So unless he reverses course again, Macron has doubled down on his initial instinct—to make immigration part of the great national debate instigated by the gilet jaunes rebellion. His own views are not obvious. During his campaign, he said all the things a pro-business multicultural centrist would be expected to say; subsequently, on a trip to Africa, he poured cold water on requests for more visas for Africans to enter France, and remarked about African birth rates  in a way that liberals derided as racist. Now, to take the steam out of the gilets jaunes, he’s presented as an option an immigration restrictionist plank proposed by the center-right party in the last election cycle. For this, naturally, he came under renewed fire from members of pro-immigration lobby.
The gilet jaunes, eloquent in expressing their contempt for Macron and French ruling circles, have not been especially clear on immigration. One compelling interpretation comes from Causeur’s Élizabeth Lévy, who writes  that the anti-government sentiment pervasive in France (and in much of the West) is provoked not by governmental authoritarianism so much as by governmental weakness.
Governments, Lévy says, have been “unable to come up with a policy for globalization that does not sacrifice the middle classes.” The state seems ubiquitous with its torrent of rules and regulations—yet when it comes to protecting your way of life, it is impotent: “Your factories close, you are coming to feel like a foreigner in your own town…too bad, you have to adapt, not only adapt but proclaim your enthusiasm for the new situation.”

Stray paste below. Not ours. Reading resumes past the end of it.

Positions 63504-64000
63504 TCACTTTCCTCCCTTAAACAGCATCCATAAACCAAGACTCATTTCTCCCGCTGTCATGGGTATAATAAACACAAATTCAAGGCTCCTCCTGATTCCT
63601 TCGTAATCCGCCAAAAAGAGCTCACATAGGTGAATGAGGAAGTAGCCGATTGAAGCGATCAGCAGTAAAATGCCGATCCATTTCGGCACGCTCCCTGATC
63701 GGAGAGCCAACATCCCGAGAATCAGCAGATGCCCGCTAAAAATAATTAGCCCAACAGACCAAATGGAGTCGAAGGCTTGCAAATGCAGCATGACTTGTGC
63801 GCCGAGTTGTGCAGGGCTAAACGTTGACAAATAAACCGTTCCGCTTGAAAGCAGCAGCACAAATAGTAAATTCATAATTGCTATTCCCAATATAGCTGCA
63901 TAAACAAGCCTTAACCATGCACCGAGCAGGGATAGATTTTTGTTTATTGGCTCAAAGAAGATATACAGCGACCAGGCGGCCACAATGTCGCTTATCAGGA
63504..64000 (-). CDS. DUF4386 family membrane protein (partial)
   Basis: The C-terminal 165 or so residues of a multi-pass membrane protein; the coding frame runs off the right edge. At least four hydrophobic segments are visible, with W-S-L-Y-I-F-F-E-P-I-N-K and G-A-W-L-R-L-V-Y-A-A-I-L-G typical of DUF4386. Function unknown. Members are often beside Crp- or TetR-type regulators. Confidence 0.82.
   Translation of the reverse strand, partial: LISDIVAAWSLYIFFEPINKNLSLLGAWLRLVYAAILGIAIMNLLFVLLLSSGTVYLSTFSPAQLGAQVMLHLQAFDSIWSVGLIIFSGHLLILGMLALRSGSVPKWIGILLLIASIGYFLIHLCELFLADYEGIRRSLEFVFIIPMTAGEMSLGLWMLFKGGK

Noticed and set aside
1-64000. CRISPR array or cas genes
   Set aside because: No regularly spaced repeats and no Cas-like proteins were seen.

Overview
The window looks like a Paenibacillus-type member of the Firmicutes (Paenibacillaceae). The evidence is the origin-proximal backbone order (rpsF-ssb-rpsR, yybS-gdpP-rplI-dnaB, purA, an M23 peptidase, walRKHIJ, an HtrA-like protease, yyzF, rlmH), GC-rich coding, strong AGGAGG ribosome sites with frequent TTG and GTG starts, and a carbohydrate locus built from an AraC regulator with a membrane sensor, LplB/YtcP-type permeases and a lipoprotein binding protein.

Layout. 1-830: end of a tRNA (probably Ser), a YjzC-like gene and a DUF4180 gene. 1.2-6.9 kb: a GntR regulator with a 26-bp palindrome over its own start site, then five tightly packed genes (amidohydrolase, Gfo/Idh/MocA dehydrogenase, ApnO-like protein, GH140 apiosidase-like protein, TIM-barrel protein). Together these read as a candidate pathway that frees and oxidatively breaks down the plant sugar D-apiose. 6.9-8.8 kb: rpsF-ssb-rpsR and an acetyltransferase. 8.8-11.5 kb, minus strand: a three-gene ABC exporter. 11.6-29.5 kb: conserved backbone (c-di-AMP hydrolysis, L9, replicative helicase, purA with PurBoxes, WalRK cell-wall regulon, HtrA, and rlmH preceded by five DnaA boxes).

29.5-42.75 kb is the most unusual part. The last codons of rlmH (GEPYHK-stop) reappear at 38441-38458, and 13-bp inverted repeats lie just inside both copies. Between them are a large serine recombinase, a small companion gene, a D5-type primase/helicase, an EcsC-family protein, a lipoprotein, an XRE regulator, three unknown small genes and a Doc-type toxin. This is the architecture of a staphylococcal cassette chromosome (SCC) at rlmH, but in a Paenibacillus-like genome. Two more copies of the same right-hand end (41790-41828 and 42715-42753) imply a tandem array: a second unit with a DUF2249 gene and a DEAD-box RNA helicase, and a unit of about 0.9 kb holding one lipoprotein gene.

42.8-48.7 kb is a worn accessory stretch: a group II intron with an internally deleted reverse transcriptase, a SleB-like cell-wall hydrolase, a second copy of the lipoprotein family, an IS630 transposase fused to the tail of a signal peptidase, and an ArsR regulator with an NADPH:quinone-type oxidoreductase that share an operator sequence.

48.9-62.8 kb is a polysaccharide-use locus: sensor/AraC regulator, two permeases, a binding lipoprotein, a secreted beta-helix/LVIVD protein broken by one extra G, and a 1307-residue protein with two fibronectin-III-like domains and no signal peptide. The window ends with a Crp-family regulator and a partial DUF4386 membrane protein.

This strikes me as correct, and not only about the populism raging in France. There are tens of millions of people who want desperately for government to work for them, not just for the rich and the poor. When he came into office, Macron had no intention of instigating a national debate about the French state and its goals, and certainly not about immigration. And his current stance may be no more than a smokescreen—that’s what Marine Le Pen, the left-wing socialist parties, and most of the gilet jaunes think anyway.
But another possibility is that Macron has been forced into a corner by the gilet jaunes, and that his only way out is to put multiculturalism and immigration on the table for discussion. It may really be that his own views on these subjects are not set in stone, that his greatest motivation at this point is to succeed as president, and as a result something good might emerge.
We’re soon to find out.
Scott McConnell is a founding editor of The American Conservative and the author of Ex-Neocon: Dispatches From the Post-9/11 Ideological Wars.